In the past, I have been critical of the claim that positivism and the rule of recognition requires originalism. Instead, my view has been that the rule of recognition allows both originalism and nonoriginalism.
But I hope that my criticism of the case for originalist positivism has not obscured one very significant accomplishment of this argument. I believe that scholars such as Will Baude and Steve Sachs have made a strong argument that the Supreme Court does not claim the power to ignore the Constitution’s original meaning, unless the Supreme Court asserts that it is following precedent. (Where the original meaning is unclear, the Court may also claim the power to decide based on other considerations, such as government practice, but it does not assert the power to ignore unambiguous provisions.)
This point does not mean that nonoriginalism is illegal, because the Court can decide cases that conflict with the original meaning simply by staying silent about the matter. Certainly, the Court has not followed the original meaning in many cases, without claiming the authority to ignore the original meaning.
But this limitation (that the Court can ignore the original meaning by remaining silent) does not make the basic point unimportant. One significant effect of this point is that a large percentage of the academic theorizing about the U.S. Constitutional Law – which assumes that the courts can depart from the original meaning of the Constitution – is inconsistent with the rule of recognition. That is, this theorizing is inconsistent with the law of the land at present. This is an important conclusion and one that nonoriginalists have largely failed to address.
An interesting question involves the continuing existence of the Court’s practice of deciding cases in a manner inconsistent with the original meaning without addressing the issue. As there are now at least two originalists on the Supreme Court, one can expect that these justices will attempt to prevent a Supreme Court majority from simply asserting a constitutional interpretation that ignores the original meaning. The originalists will criticize the majority’s decision, and in many cases this will force the majority to respond. How they will do so will have an important effect on the content of the law. There are several possible responses:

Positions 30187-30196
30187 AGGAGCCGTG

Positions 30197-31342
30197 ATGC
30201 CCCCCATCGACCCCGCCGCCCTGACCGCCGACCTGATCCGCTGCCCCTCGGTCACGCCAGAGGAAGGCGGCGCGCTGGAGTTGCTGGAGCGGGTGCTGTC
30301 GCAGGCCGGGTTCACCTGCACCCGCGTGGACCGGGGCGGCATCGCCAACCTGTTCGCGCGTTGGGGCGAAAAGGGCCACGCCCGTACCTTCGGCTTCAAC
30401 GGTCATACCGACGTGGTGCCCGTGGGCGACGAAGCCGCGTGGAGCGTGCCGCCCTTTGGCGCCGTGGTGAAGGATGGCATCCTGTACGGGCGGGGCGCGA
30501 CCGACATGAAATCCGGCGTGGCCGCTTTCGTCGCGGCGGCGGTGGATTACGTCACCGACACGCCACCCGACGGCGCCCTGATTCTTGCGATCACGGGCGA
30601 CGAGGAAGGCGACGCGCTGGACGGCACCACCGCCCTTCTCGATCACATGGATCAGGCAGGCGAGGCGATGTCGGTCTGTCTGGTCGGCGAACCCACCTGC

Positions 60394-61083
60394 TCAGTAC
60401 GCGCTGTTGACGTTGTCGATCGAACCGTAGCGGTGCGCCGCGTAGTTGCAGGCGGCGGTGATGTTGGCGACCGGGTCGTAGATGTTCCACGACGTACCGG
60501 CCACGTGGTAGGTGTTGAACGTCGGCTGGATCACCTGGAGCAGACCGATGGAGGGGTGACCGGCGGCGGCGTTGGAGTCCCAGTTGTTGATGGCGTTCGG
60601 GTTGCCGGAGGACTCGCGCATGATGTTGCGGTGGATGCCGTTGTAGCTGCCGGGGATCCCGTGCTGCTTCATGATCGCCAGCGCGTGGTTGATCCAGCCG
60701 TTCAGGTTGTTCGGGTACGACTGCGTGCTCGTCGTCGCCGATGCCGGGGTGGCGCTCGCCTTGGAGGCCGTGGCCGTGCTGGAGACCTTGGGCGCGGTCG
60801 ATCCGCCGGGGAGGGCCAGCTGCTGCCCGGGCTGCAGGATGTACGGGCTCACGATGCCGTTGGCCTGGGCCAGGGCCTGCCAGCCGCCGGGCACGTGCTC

- One possibility is that the majority will openly acknowledge that it is asserting the power to ignore the original meaning, even in cases where no precedent is involved. I predict this will not happen, because it would be politically damaging to the majority’s approach.
- Another possibility is that the majority will agree with the dissenters, changing its mind on interpretive matters. This does not mean the majority will always agree with the two originalists on results, but that it will use similar interpretive approaches. This strikes me as very unlikely as well.
- A third possibility is that the majority will continue to remain silent as to the authority to violate the original meaning in certain cases by simply not responding to the dissenters. This may be difficult to do, but it is certainly a possibility.
- Another possibility is that the majority will claim to be following the original meaning, but will read the original meaning as containing an abstract provision that allows modern judges to provide significant content to the provision. This strikes me as the most likely possibility.
Under this last possibility, all of the justices will sound like originalists, but will not change their interpretations. This approach resembles the perspective of Jack Balkin. In my view, this is something of an improvement for originalists, but it does not mean full victory – it merely means that the debate is shifted to a different ground – whether or not the original meaning of a provision is abstract.